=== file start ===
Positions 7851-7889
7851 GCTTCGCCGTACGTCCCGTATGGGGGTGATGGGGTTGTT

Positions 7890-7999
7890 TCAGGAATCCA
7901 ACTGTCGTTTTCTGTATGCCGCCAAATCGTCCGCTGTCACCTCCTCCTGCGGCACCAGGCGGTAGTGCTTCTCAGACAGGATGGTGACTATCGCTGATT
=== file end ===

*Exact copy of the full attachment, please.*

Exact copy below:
Positions 7851-7889
7851 GCTTCGCCGTACGTCCCGTATGGGGGTGATGGGGTTGTT

Positions 7890-7999
7890 TCAGGAATCCA
7901 ACTGTCGTTTTCTGTATGCCGCCAAATCGTCCGCTGTCACCTCCTCCTGCGGCACCAGGCGGTAGTGCTTCTCAGACAGGATGGTGACTATCGCTGATT